Subjective and Objective Assessment for Variation of Plant Nitrogen Content to Air Pollutants Using Machine Intelligence: Subjective and Objective Assessment

Subjective and Objective Assessment for Variation of Plant Nitrogen Content to Air Pollutants Using Machine Intelligence: Subjective and Objective Assessment

Mohammad Farukh Hashmi (NIT Warangal, India), Aashish Kumar (Anurag Group of Institutions, India) and Avinash G. Keskar (VNIT Nagpur, India)
Copyright: © 2020 |Pages: 26
DOI: 10.4018/978-1-5225-9175-7.ch006


In olden days, the plants used to tolerate and minimize the effect of air pollution caused by the then established industries and some automobiles. But in today's scenario, the rate at which plants and industries are rising doesn't match the count of trees. The plant survival and metabolism are based upon the nitrogen and chlorophyll available. There are several expensive methods to determine the chlorophyll and nitrogen content of the leaf like SPAD meter; the researchers have proposed a simple, inexpensive method that precisely determines the chlorophyll and nitrogen vales with a simple input RGB image. This chapter investigates the variation of content of plants in polluted environments and pollution-free environments.
Chapter Preview

In recent past, air pollutants, responsible for vegetation grievance and crop yield losses, are causing increased concern. Urban air pollution is a serious problem in both developing and developed countries. The increasing number of industries and automobile vehicles are continuously adding toxic gases and other substances to the environment. Environmental stress, such as air pollution, is among the factors most limiting plan productivity and survivorship. Air pollution can straight away affect plants via leaves or indirectly through soil acidification. When exposed to aerial pollutants, most plants experienced physiological changes before exhibiting visible damage to leaves. The atmospheric SO2 adversely affects various morphological and physiological characteristics of plants. High soil moisture and high relative humidity aggravated SO2 injury in plants. Industrialization and the automobiles are responsible for maximum amount of air pollutants and the crop plants are very sensitive to gaseous and particulate pollutions and these can be used as indicators of air pollution. In urban environments, trees play an important role in improving air quality by taking up gases and particles. Vegetation is an effective indicator of the overall impact of air pollution and the effect observed is a time-averaged result that is more reliable than the one obtained from direct determination of the pollutant in air over a short period. Although, many trees and shrubs have been identified and used as dust filters to check the rising urban dust pollution level.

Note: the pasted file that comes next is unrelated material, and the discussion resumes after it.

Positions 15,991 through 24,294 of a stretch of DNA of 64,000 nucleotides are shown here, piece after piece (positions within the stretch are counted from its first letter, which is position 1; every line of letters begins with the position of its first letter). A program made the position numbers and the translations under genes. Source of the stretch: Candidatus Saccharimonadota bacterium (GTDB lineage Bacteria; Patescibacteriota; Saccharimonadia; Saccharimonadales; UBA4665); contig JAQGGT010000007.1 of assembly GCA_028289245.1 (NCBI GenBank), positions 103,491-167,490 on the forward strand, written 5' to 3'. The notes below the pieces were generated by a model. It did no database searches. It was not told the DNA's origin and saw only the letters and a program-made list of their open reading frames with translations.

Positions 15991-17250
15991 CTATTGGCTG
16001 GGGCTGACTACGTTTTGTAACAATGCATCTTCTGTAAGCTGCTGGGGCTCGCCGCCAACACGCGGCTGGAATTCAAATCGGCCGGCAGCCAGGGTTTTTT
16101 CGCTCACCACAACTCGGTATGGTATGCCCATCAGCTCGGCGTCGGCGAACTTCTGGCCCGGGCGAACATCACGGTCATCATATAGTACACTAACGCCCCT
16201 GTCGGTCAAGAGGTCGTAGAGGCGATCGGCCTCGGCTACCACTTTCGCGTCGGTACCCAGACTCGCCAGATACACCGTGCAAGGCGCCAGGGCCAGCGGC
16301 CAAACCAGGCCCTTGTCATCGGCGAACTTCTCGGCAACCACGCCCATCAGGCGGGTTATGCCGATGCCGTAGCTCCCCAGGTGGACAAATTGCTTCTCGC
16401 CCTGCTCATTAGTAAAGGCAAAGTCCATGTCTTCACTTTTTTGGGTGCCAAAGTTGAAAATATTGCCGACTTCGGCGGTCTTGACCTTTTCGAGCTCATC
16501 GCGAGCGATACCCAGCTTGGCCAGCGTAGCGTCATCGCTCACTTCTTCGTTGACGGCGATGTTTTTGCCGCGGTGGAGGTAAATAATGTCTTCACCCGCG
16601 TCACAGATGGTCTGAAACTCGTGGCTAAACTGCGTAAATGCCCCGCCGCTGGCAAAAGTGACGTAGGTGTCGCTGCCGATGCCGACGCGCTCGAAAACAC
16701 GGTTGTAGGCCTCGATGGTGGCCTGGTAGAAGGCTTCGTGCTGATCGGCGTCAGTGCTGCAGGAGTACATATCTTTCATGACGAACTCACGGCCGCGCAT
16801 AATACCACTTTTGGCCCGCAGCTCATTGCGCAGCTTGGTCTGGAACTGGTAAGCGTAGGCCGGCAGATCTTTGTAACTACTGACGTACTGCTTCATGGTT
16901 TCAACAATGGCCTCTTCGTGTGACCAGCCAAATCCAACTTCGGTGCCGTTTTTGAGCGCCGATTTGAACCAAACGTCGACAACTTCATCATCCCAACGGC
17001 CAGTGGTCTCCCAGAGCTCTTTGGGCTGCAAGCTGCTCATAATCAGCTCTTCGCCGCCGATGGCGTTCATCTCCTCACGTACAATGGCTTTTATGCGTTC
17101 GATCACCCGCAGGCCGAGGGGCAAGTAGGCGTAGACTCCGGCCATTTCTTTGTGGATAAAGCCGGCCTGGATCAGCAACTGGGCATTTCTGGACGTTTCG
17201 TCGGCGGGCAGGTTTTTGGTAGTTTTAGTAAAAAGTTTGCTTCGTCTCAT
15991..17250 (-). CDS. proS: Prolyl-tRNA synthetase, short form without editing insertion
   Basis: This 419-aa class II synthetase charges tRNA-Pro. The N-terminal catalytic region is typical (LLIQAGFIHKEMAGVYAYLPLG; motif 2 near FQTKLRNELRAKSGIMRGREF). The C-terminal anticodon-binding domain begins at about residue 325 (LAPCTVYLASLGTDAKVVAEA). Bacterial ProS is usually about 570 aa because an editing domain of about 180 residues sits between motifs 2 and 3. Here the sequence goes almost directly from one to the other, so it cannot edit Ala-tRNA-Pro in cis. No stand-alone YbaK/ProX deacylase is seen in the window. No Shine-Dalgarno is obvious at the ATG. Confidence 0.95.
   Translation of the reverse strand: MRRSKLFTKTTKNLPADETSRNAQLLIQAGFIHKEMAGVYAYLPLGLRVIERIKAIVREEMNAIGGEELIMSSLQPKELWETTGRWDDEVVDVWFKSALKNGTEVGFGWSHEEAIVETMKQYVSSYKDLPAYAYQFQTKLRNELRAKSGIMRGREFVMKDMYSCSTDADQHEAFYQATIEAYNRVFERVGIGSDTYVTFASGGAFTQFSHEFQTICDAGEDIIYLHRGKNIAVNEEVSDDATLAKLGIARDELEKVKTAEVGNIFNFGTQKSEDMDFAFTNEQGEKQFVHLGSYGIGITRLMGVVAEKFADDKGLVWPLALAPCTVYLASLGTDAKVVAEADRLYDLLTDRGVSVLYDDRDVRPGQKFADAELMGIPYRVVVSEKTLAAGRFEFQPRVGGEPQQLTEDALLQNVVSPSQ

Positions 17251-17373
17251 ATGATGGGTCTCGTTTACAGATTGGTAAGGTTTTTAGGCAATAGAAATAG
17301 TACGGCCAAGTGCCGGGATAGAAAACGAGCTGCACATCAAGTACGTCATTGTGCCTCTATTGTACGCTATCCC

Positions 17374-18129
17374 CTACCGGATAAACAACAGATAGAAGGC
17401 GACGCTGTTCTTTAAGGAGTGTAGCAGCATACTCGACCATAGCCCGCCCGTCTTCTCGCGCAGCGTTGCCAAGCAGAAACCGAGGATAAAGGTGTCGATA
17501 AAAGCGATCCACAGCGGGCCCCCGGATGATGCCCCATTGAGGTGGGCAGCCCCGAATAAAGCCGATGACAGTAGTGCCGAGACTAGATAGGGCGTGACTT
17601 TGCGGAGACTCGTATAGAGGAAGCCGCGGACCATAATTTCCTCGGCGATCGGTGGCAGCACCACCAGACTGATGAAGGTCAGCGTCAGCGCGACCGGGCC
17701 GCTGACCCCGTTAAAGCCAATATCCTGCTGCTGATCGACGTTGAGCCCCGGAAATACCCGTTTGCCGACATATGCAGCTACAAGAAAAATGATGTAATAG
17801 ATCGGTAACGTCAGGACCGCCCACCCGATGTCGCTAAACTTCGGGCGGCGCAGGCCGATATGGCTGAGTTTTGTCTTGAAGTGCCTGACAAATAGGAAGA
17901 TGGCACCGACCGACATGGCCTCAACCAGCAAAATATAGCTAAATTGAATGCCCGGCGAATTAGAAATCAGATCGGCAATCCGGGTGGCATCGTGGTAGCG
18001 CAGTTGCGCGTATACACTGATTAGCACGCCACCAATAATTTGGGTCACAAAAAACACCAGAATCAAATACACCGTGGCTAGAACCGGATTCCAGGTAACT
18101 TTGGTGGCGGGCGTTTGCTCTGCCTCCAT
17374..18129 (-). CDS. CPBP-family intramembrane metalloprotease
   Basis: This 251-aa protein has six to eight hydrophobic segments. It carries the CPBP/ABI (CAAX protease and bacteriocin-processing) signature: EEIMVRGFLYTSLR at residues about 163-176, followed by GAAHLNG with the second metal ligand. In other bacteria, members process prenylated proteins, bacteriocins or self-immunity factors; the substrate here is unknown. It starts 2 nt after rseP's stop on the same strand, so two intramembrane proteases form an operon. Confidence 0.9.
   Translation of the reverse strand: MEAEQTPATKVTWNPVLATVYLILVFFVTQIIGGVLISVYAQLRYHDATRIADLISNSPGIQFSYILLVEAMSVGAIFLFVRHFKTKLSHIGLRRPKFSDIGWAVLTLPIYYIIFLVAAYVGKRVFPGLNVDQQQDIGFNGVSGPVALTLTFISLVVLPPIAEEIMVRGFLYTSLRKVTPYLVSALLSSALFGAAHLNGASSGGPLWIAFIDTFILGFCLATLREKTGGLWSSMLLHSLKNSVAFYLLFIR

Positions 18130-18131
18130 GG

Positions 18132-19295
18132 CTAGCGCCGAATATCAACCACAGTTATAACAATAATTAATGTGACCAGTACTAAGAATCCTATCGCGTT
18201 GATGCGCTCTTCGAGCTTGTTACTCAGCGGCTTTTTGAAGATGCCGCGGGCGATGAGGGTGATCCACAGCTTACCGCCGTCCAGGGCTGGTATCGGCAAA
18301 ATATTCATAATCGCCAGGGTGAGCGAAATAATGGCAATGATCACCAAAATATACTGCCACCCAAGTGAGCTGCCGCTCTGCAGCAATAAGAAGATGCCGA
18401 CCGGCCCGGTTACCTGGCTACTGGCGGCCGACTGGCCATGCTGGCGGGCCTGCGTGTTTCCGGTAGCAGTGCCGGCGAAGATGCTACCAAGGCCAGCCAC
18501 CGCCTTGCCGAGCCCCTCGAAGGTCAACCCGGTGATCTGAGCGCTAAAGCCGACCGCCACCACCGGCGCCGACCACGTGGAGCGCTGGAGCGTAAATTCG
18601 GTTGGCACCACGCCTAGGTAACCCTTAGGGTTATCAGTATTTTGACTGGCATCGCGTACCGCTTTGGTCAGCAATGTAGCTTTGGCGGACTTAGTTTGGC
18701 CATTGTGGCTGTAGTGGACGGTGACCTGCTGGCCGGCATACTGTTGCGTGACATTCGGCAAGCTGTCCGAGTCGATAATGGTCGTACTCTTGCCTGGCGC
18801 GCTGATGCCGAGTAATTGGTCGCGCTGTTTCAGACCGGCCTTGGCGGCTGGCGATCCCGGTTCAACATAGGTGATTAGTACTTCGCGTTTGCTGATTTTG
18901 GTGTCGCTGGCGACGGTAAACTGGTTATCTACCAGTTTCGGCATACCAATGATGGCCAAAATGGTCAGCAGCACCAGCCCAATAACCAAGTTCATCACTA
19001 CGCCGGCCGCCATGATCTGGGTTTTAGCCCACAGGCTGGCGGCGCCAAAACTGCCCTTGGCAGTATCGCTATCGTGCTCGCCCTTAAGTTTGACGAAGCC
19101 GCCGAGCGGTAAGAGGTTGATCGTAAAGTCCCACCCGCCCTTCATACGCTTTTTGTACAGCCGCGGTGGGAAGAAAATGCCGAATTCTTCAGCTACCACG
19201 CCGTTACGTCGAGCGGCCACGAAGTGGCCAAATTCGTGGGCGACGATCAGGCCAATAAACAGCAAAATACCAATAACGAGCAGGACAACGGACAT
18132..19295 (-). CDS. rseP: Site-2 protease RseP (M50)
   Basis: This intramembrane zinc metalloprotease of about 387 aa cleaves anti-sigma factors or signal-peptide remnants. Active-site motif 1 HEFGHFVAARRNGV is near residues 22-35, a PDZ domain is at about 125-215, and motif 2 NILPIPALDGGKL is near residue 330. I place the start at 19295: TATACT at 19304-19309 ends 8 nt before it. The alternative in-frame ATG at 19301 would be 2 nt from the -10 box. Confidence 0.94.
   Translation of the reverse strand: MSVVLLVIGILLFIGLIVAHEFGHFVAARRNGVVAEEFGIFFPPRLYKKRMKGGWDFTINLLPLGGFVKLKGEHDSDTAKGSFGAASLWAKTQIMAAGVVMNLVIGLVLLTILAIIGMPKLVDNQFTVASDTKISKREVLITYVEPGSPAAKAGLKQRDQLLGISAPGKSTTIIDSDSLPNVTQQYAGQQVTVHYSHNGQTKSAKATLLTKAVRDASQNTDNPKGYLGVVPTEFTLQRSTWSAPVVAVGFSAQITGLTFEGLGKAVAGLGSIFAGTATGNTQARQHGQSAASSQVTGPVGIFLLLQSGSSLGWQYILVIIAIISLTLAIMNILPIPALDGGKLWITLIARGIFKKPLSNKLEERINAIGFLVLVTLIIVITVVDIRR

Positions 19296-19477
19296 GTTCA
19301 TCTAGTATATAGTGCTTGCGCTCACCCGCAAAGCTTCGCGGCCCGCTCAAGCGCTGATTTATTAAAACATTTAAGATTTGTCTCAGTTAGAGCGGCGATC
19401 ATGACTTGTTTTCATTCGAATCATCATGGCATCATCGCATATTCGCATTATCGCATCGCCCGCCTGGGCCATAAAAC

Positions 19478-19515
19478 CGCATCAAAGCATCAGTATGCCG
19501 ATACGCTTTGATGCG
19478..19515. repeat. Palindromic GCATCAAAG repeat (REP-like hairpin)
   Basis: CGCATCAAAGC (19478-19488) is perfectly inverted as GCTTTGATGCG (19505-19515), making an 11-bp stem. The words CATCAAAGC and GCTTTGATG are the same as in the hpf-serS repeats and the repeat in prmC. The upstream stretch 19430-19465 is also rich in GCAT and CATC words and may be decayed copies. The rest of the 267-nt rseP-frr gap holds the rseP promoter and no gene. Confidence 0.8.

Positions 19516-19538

Key Terms in this Chapter

RGB Image: A bitmap image holding RGB color values in three image channels.

Deep Learning: Deep learning (also known as deep structured learning or hierarchical learning) is part of a broader family of machine learning methods based on artificial neural networks. Learning can be supervised, semi-supervised, or unsupervised.

Convolution: In mathematics (in particular, functional analysis) convolution is a mathematical operation on two functions (f and g) to produce a third function that expresses how the shape of one is modified by the other. The term convolution refers to both the result function and to the process of computing it.

Pooling: A pooling layer is another building block of a CNN. Its function is to progressively reduce the spatial size of the representation to reduce the amount of parameters and computation in the network. Pooling layer operates on each feature map independently. The most common approach used in pooling is max pooling.

Artificial Neural Networks: Artificial neural networks (ANN) or connectionist systems are computing systems vaguely inspired by the biological neural networks that constitute animal brains. The neural network itself is not an algorithm, but rather a framework for many different machine learning algorithms to work together and process complex data inputs.

Machine Intelligence (AI): Artificial intelligence is branch of computer science; the machine behaves in a way as human thinks and considered as an intelligent system.

Particulate Pollution: Particulate pollution is pollution of an environment that consists of particles suspended in some medium. There are three primary forms: atmospheric particulate matter, marine debris, and space debris.

Classification: Classification is a process related to categorization, the process in which ideas and objects are recognized, differentiated, and understood.

Digital Image Processing: Digital image processing is the use of computer algorithms to perform image processing on digital images.

Computer Vision: As a scientific discipline, computer vision is concerned with the theory and technology for building artificial systems that obtain information from images or multi-dimensional data. This type of processing typically needs input data provided by a computer vision system, acting as a vision sensor and providing high-level information about the environment and the robot.

Convolutional Neural Networks: A convolutional neural network (CNN) is a type of artificial neural network used in image recognition and processing that is specifically designed to process pixel data. CNNs are powerful image processing, artificial intelligence (AI) that use deep learning to perform both generative and descriptive tasks, often using machine vision that includes image and video recognition, along with recommender systems and natural language processing (NLP).

Complete Chapter List

Search this Book: